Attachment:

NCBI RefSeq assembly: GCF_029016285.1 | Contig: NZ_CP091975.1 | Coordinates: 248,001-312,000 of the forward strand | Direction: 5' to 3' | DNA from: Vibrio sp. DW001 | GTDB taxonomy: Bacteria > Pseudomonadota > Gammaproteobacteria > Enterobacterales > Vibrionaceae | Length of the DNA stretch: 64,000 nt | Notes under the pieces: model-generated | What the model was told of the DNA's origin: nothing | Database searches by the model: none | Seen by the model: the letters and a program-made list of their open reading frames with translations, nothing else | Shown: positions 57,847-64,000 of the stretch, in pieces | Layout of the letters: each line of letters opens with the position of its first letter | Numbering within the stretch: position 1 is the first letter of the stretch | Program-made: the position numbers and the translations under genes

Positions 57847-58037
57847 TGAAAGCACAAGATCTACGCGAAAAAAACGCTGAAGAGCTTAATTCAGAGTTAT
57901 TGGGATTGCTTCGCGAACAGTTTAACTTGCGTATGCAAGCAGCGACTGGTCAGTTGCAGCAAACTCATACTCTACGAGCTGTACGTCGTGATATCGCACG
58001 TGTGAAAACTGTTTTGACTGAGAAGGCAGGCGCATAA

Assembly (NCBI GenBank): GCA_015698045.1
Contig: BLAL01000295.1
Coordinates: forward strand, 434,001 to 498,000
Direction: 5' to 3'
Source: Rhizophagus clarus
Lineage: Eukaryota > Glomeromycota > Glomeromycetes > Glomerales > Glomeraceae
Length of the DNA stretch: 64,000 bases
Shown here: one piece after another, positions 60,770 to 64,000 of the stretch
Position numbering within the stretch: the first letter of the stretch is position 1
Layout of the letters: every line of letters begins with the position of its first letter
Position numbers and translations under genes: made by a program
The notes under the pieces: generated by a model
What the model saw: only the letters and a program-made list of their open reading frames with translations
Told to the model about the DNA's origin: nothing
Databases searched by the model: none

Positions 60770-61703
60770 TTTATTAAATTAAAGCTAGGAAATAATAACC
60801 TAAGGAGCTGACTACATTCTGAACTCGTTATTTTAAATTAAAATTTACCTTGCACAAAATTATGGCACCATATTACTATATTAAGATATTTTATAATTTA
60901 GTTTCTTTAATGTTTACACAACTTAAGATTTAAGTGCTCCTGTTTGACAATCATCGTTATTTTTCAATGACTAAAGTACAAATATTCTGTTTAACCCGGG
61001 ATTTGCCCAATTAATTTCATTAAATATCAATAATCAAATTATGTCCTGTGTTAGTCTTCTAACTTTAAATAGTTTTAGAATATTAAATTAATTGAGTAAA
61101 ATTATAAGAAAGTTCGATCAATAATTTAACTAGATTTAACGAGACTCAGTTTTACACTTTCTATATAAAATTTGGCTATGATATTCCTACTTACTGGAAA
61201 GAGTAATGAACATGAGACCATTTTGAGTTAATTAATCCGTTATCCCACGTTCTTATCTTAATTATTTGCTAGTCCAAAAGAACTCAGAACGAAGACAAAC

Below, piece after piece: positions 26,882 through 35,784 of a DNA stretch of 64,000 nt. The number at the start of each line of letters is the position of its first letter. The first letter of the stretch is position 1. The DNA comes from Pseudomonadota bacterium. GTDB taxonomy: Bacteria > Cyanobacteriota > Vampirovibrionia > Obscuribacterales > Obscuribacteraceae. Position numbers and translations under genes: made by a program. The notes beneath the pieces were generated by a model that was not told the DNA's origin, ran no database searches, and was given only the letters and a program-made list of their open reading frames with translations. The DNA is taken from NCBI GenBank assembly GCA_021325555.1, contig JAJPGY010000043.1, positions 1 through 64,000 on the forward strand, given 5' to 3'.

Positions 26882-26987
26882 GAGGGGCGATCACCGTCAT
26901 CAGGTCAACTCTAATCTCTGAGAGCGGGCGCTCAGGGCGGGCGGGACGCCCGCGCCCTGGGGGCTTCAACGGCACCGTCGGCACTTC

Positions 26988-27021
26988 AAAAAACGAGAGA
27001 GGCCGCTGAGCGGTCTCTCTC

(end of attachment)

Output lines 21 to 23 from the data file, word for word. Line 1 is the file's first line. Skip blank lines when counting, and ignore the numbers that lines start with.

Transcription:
Positions 60770-61703
60770 TTTATTAAATTAAAGCTAGGAAATAATAACC
60801 TAAGGAGCTGACTACATTCTGAACTCGTTATTTTAAATTAAAATTTACCTTGCACAAAATTATGGCACCATATTACTATATTAAGATATTTTATAATTTA